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Wild Cattle in Britain

 

Wild Cattle in Britain
The Chillingham Herd

Chillingham cattle
(picture from Whitepark.org.uk)


What are cattle?

Cattle are domesticated ungulates (hoofed animals). The family ungulates belong to is called Bovidae, and this family also includes goats, sheep, bison and antelope.

Cattle are used by humans for meat, dairy products, and leather, as well as draught animals (pulling carts and plows).

The word cattle comes from the Latin caput (head) and means one head.

There are 3.8 million dairy and beef cattle in the UK (figures from 2005). If you include younger calves and heifers (a young female cow who has not had any baby calves), the figure is about 10.4 million.

Aurochs were the original cattle. In Britain aurochs became extinct (disappeared completely from Britain) during the Bronze Age (2200-700 BC).

The closest living completely wild relatives of the European domestic cattle are bantengs, Bos Javanicus, and gaur, Bos gaurus, in South East Asia.

Bantengs have almost disappeared and the world population is between 5,000 and 8,000 animals. Gaurs are also vulnerable, and there are between 13,000 and 30,000 left in the world.

gaur

Gaur
(© WWF-Canon / Helena Telkanranta)

banteng

Banteng
(© WWF Cambodia / SWAP)


How do cattle behave?

Bantengs and gaurs form small herds of 10-30 individuals. Cattle in the UK that are used for dairy live with 70 to 150 other cows. That is a big family and it is difficult to get to know everyone and get along!

Calves often form lifelong relationships when only a few days old, and might live with the same cattle all their life. A new member or separation of a herd is very stressful to them.

Cattle can't see very far and that's why they don't like dark or shadowy areas and they also react to shadows. They have good hearing, which is much better than humans' hearing.

Cattle are also very sensitive to loud, sudden noises.


Did you know there are wild cattle in Britain?

Today, there are six "wild" cattle herds in Britain; the Chillingham, Vaynol, Dyneros, Woburn, Whipsnade and Cadzow herds.

Not all of them are wild or pure-breed anymore since most of them are domesticated by humans.

The Chillingham herd is truly wild as they have been isolated in the Chillingham park for 750 years with little human contact.

The Chillingham cattle

The Chillingham cattle are white cattle.

There are now 62 individuals in a 365-acre (148 ha) park, the Chillingham Park.

This park was fenced off in 1270 AD and the cattle have been isolated from other cattle and from most human interference since then (there is as little contact with humans as possible).

The park is open to the public, but visitors must be accompanied by a warden.

Other species that can be seen in the Chillingham park are roe deer (Capreolus capreolus), fallow deer (Cervus dama) and several bird species, as well as tree species such as alders (Alnus sp.), beeches (Fagus sp.) and oaks (Quercus sp.).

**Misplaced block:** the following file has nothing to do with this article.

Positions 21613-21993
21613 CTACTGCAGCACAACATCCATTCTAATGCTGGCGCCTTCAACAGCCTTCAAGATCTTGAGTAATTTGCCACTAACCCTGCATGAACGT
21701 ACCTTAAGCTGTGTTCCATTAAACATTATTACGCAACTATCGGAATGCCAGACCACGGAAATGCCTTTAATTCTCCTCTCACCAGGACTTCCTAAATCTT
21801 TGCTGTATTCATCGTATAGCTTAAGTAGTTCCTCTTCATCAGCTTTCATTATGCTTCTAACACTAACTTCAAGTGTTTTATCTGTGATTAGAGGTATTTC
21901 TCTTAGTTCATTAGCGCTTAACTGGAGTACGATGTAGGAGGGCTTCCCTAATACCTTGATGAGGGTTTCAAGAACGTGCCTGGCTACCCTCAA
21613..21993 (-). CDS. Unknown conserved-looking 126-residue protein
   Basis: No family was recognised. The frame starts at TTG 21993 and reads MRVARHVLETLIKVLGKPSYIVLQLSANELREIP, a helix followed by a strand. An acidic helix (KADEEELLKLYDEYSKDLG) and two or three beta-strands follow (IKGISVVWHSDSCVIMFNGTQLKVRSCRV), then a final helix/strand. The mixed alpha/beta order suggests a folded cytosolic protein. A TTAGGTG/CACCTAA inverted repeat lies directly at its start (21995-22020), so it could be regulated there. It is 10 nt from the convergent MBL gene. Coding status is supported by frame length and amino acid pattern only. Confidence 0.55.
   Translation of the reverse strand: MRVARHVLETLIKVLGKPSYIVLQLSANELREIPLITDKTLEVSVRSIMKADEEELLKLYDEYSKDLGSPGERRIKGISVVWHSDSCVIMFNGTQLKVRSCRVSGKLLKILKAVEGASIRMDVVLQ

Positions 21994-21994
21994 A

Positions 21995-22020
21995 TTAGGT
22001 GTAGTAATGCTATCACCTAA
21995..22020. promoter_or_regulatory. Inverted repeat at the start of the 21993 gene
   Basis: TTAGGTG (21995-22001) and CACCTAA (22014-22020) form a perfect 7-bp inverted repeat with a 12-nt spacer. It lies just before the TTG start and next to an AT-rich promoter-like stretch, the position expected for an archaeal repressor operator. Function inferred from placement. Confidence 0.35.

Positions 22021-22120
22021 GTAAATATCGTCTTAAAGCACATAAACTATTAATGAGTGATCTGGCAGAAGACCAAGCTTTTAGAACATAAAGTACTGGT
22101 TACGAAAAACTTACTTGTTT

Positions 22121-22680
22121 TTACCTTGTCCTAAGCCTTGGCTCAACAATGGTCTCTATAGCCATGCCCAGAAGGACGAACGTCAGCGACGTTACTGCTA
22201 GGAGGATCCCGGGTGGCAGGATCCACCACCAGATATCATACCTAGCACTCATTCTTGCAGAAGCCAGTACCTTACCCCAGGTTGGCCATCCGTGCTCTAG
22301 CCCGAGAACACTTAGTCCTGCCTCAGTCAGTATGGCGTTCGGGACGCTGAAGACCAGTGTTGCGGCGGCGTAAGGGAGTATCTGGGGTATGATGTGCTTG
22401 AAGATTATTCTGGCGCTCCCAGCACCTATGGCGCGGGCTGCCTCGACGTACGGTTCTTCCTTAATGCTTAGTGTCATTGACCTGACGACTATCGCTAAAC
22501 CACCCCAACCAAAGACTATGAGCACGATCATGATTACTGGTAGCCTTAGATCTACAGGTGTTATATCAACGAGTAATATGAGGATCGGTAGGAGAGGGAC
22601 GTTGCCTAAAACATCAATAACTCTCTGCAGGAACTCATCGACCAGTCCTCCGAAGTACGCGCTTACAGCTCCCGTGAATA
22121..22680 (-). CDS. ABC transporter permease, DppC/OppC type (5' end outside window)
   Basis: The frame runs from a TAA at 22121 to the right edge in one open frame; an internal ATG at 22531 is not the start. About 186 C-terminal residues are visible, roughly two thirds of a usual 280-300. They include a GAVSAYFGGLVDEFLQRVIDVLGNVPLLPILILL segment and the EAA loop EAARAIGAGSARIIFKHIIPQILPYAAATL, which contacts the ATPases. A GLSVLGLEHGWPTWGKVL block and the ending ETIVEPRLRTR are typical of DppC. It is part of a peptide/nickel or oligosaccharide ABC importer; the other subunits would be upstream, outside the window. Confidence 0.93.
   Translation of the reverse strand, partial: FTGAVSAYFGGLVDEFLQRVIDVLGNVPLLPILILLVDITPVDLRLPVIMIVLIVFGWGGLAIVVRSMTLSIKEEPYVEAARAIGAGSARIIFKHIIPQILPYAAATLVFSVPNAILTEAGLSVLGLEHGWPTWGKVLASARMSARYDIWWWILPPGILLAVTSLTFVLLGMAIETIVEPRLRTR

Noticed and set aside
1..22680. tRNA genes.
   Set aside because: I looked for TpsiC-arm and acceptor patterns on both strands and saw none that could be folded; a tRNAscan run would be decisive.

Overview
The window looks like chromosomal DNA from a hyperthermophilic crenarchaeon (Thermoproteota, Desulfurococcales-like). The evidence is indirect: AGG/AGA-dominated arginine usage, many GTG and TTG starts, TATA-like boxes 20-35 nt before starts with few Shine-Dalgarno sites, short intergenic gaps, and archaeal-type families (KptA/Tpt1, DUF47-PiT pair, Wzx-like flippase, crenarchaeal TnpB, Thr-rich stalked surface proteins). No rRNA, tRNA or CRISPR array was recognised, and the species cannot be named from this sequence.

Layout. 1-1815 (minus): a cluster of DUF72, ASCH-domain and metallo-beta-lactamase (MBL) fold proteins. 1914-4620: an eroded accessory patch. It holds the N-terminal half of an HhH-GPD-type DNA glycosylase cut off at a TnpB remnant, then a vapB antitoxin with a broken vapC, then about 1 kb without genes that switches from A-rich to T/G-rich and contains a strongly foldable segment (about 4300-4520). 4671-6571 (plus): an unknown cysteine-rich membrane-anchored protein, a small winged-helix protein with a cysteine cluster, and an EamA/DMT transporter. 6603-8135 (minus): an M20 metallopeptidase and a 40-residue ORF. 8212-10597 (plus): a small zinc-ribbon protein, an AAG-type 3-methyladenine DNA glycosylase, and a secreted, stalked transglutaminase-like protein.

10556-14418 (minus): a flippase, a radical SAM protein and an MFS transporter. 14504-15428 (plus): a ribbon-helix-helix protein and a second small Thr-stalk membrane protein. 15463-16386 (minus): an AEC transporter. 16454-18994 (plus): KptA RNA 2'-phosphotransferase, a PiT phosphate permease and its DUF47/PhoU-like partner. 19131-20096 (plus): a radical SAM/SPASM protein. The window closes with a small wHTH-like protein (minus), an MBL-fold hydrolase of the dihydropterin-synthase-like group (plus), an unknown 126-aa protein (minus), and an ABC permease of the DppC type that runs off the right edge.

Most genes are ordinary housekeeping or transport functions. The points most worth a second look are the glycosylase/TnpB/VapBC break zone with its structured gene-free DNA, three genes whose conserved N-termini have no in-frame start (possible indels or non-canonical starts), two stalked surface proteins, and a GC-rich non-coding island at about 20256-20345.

There are also 300 breeding sheep in the park.

An adult Chillingham cow weighs 280 kg on average. Compare this to: an American bison, Bison bison, weighs 1360kg, and a domestic adult cow weighs 300-400kg

The Chillingham herd is one of a few cattle herds in the world that has a natural or nearly natural range of old and young cattle. Most other cattle in the world are farmed animals who are slaughtered at an early age to be consumed by humans.

In modern day farming the calves of dairy cows will be taken from their mothers immediately after birth or sometimes after 1 or 2 days. A dairy cow will be forced to have a calf every year so that she will produce milk, which means she will be pregnant 9 out of 12 to 13 months. The cow will be milked twice or three times a day instead of having the calf suckle 4-6 times a day.


f

Dairy cattle
(picture from www.vet.ed.ac.uk)


Links, sources and further reading

The Chillingham Wild Cattle Association was formed in 1939 to take care of the herd. Another charity, the Sir James Knott Charitable Trust, owns the land and has leased the grazing rights to the Chillingham Wild Cattle Association for 999 years.

Opening times are 1 April until 31 October: Monday-Saturday (excluding Tuesday) 10am-12 noon, Monday-Sunday (excluding Tuesday) 2pm-5pm. See their website for up-to-date opening times. admission prices and a map.


Addresses

Sir James Knott Charitable Trust
Brigadier J.F.F. Sharland
Secretary
Sir James Knott 1990 Trust
16-18 Hood Street
Newcastle-upon-Tyne
NE1 6JQ

Chillingham Wild Cattle Association
The Secretary
Chillingham Wild Cattle
The Warden's Cottage
Chillingham
Alnwick
Northumberland
NE66 5NP


Websites

White Park Cattle

Chillingham Wild Cattle


Conservation status of wild cattle

A table showing increasing or declining trends in the different species, available from here, accessed 19 September 2006


Farming

Viva, 2005, The dark side of dairy, available from here, accessed 19 September 2006

UFAW, 1999. Management and Welfare of Farm Animals, Halstan & Co, Amersham

Fraser, A.F. & Broom, D.M.,1990. Farm Animal Behaviour and Welfare. Balliere Tindall, London

Farm Sanctuary, 2005. The welfare of cattle in dairy farming, available from here, accessed 19 September 2006


Guars and Bantengs

WWF, undated, Introducing the Gaur and Banteng, available from here, accessed 19 September 2006

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